As more businesses are responding to the Black Lives Matter movement, their customers and employees are demanding more than supportive social media posts. According to a recent AdWeek survey, Gen Z and Millennials in particular expect actionable changes such as reviewing hiring policies and more diversity in management. Many employers are listening and making stronger commitments to diversity and inclusion (D & I).
HR managers can help with D & I policies and other actions to reduce hiring bias. Here are four other best practices to increase diversity hiring.
Stop Asking About Salary History
Research shows that asking about salary history contributes to a wage gap that affects women and Black applicants more than any other demographic. Fortunately, many cities and states are already banning this practice and some employers have chosen to follow suit. Instead of asking for salary history or facing concerns that the applicant may be seeking more, employers are increasingly choosing to be more transparent, including a salary range with the job posting.
See Also: How HR Affects D & I in the Workplace
Get Creative With Recruiting
Instead of using the same channels as before, diversify where jobs are posted. Employers are increasingly choosing other recruiting tactics since they're unable to meet applicants in person due to the pandemic, such "drive-up" or "pop up" job fairs. Another suggestion is to use more diverse job boards such as Diversity Working or 70 Million Jobs or using diverse hiring teams for interviewing or recruiting. Specifically highlighting diversity through digital platforms such as company websites, social media and in job descriptions are also helpful in attracting those with more diverse backgrounds.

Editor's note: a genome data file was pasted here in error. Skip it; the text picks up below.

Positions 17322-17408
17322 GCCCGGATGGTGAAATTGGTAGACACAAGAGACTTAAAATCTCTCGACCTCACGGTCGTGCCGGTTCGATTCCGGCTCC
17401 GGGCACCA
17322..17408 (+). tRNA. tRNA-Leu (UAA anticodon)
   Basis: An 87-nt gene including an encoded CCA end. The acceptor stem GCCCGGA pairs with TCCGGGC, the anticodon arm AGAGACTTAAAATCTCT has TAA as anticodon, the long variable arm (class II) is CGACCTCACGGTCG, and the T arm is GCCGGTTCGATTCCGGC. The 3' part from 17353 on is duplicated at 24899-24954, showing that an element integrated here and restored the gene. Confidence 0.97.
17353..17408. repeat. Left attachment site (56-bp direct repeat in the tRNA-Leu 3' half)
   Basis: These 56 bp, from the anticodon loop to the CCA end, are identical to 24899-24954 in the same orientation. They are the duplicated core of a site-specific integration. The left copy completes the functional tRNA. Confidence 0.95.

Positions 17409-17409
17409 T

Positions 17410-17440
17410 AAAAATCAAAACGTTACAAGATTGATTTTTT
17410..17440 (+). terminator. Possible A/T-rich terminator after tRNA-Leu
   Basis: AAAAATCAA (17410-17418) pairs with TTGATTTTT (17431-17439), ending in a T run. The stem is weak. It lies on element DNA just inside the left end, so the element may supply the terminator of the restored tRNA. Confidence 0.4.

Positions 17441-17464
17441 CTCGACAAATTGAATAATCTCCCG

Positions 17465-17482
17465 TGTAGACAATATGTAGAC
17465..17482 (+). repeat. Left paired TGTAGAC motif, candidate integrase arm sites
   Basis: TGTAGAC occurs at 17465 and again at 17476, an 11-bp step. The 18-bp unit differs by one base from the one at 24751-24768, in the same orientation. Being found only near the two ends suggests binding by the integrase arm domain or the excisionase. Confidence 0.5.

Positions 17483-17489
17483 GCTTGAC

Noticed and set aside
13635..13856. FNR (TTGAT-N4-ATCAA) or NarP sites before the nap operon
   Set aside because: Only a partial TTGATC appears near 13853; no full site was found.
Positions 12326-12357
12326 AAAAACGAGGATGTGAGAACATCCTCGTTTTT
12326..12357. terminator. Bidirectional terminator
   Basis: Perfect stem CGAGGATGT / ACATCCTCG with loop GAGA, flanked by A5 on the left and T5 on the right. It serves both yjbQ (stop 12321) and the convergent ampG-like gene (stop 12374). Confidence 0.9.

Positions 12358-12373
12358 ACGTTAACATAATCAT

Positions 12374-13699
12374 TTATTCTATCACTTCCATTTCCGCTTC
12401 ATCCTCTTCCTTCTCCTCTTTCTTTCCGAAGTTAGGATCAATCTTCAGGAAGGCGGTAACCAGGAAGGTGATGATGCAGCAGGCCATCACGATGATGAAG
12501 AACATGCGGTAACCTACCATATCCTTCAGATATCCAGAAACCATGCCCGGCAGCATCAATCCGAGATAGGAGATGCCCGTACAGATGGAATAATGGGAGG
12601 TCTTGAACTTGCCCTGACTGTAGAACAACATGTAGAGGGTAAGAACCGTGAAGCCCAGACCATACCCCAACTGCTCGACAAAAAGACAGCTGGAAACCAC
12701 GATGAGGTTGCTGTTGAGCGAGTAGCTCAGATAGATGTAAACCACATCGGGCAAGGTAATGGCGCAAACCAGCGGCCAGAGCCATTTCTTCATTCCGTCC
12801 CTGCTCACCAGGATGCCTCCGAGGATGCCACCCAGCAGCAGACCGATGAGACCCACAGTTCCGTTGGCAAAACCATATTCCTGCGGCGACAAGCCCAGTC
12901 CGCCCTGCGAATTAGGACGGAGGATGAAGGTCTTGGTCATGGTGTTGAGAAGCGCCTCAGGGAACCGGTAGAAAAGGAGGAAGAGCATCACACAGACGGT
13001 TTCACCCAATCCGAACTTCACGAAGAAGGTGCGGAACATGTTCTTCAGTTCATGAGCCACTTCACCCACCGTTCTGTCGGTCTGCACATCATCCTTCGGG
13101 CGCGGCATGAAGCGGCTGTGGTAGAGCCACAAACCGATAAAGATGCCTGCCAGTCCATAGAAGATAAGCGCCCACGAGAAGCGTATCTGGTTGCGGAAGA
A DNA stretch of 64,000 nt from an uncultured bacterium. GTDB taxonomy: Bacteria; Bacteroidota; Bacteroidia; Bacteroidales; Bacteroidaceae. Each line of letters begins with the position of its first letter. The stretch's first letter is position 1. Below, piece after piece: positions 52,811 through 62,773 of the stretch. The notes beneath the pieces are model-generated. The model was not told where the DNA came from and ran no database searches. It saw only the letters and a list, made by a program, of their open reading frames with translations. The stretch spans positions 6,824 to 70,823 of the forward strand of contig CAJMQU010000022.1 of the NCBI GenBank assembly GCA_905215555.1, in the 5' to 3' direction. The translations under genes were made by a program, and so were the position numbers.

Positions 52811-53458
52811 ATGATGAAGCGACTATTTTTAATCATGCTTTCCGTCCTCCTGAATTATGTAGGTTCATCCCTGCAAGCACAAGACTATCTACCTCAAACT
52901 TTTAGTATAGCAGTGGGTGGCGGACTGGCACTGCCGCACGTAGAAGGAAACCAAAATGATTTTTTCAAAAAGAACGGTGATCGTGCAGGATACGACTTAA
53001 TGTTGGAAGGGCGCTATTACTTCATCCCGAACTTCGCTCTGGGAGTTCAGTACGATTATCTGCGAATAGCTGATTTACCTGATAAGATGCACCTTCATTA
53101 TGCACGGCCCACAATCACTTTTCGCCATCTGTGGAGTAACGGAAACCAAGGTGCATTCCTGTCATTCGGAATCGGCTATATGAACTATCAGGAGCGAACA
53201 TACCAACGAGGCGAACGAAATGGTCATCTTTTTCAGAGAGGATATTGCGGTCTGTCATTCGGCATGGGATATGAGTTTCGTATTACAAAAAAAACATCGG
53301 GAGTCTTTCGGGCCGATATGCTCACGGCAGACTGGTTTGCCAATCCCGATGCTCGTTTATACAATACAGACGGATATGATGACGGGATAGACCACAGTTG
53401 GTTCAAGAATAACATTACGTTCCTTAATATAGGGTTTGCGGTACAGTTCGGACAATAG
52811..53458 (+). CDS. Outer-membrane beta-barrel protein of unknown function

Check Your Unconscious Bias
Hiring bias can be obvious but more times than not, it's an implicit, unconscious bias. Hiring managers may naturally respond to those who fit some sort of standard of a model employee. Often this entails making assumptions based on outward appearance, their education or background or "similarity attraction", when the applicant seems similar to others on the team. In addition, when an applicant is hired on gut instinct, unconscious bias likely contributes to the decision. Instead, include a more diverse screening panel of interviewers and recruiters. Remove names or other information from resumes, also called resume blinding or anonymization, so the applicant isn't removed from consideration or invited to proceed based on assumptions.
Use a Hiring Decision Matrix
Because objectivity is required to increase diversity hiring, a decision matrix is a valuable tool. Matrices can be used in interviewing, such as an interview scorecard, allowing members of the hiring team to offer their opinion based on the same variables and skill sets. A background check decision matrix goes even further, creating a working document that determines which criminal records disqualify applicants for certain jobs. This helps remove "deny all" policies that refuses employment to any applicant with a criminal record. By creating a matrix to help with hiring decisions, the qualifications and disqualifications are mapped out prior to interacting with an applicant, decreasing discrimination and reducing bias.
Not only are employees and customers looking for business to increase diversity hiring, statistics show that it's very important for company performance and increased revenue. These four best practices only scratch the surface of new hiring practices being implemented in the recent months. When businesses reduce hiring bias and increase diversity, everyone wins.